OpenAI Pattern Analysis – Leveraging OpenAI to Solve Problems It Just Created

What is OpenAI?

OpenAI is an AI research lab that uses powerful algorithms to analyze content for patterns. This technology can identify patterns in text, audio, and images. It can also detect language, identify objects, and recognize faces. With OpenAI, organizations can quickly and accurately understand the content they produce.

The OpenAI algorithms are trained using a large data set of digital content. This data is constantly updated with new content to ensure that the AI can recognize the latest trends. OpenAI algorithms can detect the context of a phrase, the sentiment of a sentence, and the structure of a sentence. It is also able to detect the intent of a sentence and identify topics that are related to the content.

OpenAI can be used to analyze content for patterns in various ways. For example, it can be used to detect plagiarism, identify content trends, and detect sentiment. It can also be used to identify topics and identify related content. Additionally, OpenAI can be used to detect the structure of a sentence and determine the topic of a sentence.

OpenAI algorithms can also be used to detect the context of a phrase. It can also identify topics that are related to the content. This technology can be used to find related content and identify content trends. It can also be used to detect sentiment and determine the intent of a sentence.

Using OpenAI to analyze content for patterns can provide organizations with valuable insights into the content they produce. With this technology, organizations can quickly identify trends and patterns in their content. They can also make informed decisions about the content they produce.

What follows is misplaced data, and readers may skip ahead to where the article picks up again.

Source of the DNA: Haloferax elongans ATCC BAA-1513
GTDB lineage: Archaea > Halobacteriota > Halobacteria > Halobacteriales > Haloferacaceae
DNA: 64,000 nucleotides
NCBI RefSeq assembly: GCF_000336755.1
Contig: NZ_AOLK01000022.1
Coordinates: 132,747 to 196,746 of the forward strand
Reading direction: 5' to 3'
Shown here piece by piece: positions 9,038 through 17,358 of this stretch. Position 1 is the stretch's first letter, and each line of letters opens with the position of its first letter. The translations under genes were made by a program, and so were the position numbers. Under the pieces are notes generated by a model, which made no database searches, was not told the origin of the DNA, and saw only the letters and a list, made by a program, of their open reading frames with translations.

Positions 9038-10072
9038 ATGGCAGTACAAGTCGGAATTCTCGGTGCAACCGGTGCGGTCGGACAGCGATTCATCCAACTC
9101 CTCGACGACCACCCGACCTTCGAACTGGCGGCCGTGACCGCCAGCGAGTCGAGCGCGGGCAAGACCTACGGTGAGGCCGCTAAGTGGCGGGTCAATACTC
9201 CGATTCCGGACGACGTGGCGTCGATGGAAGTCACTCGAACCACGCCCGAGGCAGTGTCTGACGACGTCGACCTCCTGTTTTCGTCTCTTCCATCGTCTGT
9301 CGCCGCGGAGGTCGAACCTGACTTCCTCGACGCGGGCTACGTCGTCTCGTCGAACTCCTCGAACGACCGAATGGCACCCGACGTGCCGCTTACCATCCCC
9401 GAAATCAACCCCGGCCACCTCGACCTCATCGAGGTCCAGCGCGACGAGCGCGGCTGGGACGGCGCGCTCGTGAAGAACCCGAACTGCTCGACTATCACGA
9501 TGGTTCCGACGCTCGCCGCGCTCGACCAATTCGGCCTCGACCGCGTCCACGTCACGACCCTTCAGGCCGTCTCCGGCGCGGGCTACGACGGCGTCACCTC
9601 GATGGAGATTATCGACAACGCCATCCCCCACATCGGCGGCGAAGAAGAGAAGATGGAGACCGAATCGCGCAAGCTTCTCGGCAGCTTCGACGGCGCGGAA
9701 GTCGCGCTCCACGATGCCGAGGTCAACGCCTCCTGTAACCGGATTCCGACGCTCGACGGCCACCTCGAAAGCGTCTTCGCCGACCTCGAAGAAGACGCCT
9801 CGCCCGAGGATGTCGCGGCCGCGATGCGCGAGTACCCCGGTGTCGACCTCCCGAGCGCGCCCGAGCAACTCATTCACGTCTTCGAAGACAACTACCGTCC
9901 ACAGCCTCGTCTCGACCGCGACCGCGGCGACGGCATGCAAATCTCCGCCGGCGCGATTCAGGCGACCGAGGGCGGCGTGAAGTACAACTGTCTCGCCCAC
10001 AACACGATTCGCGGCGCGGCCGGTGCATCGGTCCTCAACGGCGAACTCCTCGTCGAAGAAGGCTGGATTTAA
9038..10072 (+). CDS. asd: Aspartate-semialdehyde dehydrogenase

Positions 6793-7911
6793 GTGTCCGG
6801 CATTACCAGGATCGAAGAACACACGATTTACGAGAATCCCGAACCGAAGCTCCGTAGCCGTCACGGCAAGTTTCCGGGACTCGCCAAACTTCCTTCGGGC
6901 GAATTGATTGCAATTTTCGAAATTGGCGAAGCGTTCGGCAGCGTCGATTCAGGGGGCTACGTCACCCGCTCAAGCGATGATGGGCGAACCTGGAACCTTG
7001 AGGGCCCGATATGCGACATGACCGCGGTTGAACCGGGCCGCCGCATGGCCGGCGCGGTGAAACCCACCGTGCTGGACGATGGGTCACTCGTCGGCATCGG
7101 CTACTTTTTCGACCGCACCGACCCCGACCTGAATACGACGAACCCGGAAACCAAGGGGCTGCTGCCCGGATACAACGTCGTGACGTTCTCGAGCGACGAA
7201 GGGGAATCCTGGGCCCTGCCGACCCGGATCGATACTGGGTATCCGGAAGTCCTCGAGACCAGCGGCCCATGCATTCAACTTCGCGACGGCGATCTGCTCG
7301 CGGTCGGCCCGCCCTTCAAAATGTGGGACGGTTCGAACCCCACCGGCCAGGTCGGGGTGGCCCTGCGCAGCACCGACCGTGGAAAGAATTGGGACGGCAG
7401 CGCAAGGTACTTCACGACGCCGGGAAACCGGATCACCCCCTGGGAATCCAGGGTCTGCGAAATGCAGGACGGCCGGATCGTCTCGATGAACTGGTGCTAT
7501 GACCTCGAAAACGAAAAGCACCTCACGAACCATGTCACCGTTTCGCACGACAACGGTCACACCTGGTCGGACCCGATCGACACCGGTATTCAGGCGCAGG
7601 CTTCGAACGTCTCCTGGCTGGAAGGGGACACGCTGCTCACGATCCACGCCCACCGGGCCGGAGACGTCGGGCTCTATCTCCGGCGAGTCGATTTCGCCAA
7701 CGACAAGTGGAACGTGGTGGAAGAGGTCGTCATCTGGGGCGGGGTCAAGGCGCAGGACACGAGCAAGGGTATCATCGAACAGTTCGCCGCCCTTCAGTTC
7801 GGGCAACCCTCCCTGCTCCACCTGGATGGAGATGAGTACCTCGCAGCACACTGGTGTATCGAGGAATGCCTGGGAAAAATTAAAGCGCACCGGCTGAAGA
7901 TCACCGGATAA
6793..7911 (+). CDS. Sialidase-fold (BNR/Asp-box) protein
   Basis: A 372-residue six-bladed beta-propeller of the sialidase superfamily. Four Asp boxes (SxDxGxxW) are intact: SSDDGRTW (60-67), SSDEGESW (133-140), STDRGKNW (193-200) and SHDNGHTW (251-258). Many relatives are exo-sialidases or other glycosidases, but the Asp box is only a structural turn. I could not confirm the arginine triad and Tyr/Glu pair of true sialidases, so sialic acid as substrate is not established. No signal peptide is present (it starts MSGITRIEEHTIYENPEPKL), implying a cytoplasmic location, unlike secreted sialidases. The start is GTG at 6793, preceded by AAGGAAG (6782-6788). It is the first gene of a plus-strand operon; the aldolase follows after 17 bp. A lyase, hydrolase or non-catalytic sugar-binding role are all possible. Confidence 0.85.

To learn more about OpenAI and how it can be used, check out the following research articles:

  1. “OpenAI: Leveraging AI for Content Analysis” (
  2. “Using OpenAI to Analyze Content for Patterns” (
  3. “OpenAI: A New Tool for Content Analysis” (

Pandora’s Box is Open

AI is going to usher in a whole new reality for humanity. Jobs that used to take hours or days to complete will now be done in seconds. It will truly redefine how we do work in almost every industry.

I have spent the last week putting the OpenAI platform through a series of complex tasks. During that time, I attempted to use it for a series of things

  • Writing blog posts
  • Answering and asking questions on StackOverflow
  • Generating social media content
  • Conducting penetration testing
  • Explaining complex code.

It was amazing to say the least.

The content that the OpenAI Model produces isn’t perfect, but it’s _reallllllllly_ good at looking perfect. I feel like we need to dive into a couple of the tests I ran through to fully appreciate this.

Writing blog posts

It doesn’t take much more than an idea that you can wrap in a couple sentences and some high-level parameters to generate an insanely well written article.

An example of one is

Write me an article on the linux command "strings". Make it 800 words long, include examples, keep sentences less than 20 words, don't use a passive voice, include a title

This prompt is really all you need to generate a great article. The problems lay in the details. For example, a couple of the arguments the AI included in the output weren’t available in the release of strings I had installed. Also, it said that the -a flag meant look in all files whereas when I ran strings --help it said that that flag actually would Scan the entire file, not just the data section [default]

So clearly it’s not perfect. I cleaned up the output, formatted it to have inline headers, added some personal experience and created a title. It was ready to post. You can see the actual article here